With 14 seconds left and USF clinging to 70-69 lead at East Carolina Wednesday, freshman Collin Dennis was at the free throw line.
“I was pretty much thinking, ‘Please don’t miss this, do not miss this shot,” Dennis said.
Well, he didn’t, and USF held on to defeat ECU 72-71.
“We expected him to make free throws,” coach Robert McCullum said. “He’s one of the team’s better shooters.”
Dennis finished with 15 points, connecting on 9 of 10 from the free throw line, six of which came in the last 1:37. Most telling, though, was that the freshman played a seasonhigh 32 minutes.
Hailing from North Richland, Texas, the 6-foot-2, 185-pound guard has been thrust into a more prominent role since fellow guard Marius Prekevicius was sidelined earlier this week with a meniscus tear in his left knee.
Prekevicius, a starter before the injury, will miss 3-4 weeks.
“With Marius out, I had to step in,” Dennis said. “Coach (McCullum) told me, ‘We need more out of you.’ So I just tried to play good defense and tried to knock down open shots.”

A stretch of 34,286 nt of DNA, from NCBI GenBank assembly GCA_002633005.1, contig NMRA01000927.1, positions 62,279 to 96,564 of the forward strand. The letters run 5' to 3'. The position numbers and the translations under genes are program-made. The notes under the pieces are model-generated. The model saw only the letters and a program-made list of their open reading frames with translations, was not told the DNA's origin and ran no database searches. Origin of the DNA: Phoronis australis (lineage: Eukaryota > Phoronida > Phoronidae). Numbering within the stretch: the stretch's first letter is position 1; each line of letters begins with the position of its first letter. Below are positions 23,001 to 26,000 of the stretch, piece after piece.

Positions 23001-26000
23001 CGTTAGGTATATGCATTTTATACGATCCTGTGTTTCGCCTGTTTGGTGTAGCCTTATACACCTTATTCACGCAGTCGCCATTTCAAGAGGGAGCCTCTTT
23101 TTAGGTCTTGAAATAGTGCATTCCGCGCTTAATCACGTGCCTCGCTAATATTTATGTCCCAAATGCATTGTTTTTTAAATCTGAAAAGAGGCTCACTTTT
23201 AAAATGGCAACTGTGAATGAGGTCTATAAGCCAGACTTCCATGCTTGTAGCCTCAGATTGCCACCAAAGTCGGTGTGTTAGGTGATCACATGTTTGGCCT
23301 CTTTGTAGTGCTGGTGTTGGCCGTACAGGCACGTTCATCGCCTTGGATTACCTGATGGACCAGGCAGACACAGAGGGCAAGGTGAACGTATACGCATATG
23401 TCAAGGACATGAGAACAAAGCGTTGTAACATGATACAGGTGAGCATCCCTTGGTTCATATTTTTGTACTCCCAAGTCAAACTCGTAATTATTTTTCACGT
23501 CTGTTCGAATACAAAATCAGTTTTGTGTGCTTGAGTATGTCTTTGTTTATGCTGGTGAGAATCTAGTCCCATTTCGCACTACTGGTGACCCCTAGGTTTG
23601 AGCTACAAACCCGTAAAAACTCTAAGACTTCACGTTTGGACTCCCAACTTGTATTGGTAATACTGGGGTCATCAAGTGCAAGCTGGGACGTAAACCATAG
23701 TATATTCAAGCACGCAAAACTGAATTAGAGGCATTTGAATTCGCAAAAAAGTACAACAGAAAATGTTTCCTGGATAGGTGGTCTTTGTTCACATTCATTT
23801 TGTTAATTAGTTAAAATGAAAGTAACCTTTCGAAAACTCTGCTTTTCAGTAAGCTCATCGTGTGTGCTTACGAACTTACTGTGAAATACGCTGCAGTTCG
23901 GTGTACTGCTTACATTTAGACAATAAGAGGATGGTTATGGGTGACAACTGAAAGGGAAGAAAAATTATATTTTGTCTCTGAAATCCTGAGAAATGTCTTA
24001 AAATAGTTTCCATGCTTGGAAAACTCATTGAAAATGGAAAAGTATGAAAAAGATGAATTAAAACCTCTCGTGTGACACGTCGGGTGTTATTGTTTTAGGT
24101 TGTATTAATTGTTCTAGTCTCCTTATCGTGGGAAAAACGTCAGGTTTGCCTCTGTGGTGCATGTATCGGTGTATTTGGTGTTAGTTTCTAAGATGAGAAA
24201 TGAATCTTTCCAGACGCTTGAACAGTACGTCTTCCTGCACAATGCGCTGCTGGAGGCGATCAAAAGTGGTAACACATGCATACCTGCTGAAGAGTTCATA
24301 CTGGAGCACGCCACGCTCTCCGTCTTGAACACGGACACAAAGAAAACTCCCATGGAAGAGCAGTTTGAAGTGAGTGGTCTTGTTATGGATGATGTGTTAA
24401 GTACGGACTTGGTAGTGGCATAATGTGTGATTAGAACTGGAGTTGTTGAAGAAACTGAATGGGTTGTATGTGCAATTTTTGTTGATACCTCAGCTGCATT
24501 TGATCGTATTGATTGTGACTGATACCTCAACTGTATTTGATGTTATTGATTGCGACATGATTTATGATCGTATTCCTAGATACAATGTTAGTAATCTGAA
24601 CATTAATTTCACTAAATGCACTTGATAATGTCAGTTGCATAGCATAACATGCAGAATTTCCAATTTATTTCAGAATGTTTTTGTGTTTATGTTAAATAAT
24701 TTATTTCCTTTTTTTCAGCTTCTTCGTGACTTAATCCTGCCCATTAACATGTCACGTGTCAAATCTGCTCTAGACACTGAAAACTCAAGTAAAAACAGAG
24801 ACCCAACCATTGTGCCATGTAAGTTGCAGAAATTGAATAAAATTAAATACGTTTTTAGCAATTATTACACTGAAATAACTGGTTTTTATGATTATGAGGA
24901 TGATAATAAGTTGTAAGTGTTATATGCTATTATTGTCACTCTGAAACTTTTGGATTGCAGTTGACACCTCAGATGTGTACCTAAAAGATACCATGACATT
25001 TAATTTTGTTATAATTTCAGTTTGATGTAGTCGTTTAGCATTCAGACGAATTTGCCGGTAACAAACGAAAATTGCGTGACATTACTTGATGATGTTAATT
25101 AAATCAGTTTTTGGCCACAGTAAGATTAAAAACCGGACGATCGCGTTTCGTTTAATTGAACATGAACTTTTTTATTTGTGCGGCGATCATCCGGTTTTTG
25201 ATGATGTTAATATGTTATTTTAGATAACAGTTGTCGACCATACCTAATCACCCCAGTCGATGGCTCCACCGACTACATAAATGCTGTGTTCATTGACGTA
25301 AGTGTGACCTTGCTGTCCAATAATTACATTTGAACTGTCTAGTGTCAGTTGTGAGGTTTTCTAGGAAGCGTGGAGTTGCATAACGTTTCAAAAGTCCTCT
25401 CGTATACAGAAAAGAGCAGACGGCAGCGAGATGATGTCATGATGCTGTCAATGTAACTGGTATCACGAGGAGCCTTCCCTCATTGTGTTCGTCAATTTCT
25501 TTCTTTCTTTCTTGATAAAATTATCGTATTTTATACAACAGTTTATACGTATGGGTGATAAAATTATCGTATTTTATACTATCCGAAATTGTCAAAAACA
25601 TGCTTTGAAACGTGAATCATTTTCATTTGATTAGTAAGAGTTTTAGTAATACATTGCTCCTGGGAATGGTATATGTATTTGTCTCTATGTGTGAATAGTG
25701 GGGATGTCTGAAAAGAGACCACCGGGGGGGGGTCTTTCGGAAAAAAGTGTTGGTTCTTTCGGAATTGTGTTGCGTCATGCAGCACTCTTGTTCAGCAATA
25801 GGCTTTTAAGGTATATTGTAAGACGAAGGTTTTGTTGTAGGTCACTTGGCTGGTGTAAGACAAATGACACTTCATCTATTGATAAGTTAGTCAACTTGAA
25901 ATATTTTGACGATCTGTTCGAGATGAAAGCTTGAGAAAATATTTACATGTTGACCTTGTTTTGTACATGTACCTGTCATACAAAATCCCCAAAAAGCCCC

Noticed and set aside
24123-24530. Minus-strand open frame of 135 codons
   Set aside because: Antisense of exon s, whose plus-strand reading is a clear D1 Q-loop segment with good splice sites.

Knocking down open shots was certainly something Dennis did versus Texas-Arlington on Dec. 29. Not only did Dennis score a career-high 21 points in that game, he did so shooting 8 of 10 from the field and 4 of 6 from the three-point line.
“I was too happy after that game,” Dennis said. “I didn’t expect to score 21 as a freshman.”
Dennis saw his first real action Nov. 26 in the Bulls’ 93-65 victory over Stetson, playing 13 minutes and scoring 10 points.
“He brings everything,” senior guard Brian Swift said.
“He can shoot the basketball and he plays with a lot of confidence for a freshman. Basically I think he brings us a wing player that can really shoot the ball, and that’s really what we need. He’s been capable since day one. He had a slow start but he’s picking it up at the right time — conference time.”
USF does not play again until Jan. 15, when it travels to face Marquette. Again, Dennis should see considerable playing time.
“(Dennis) plays with so much confidence. He has a quality about him that you like as a player,” McCullum said. “As a coach, you can really get on him and it doesn’t really bother him. It’s almost like says to himself ‘I’ll show you.’ You kind of like that.”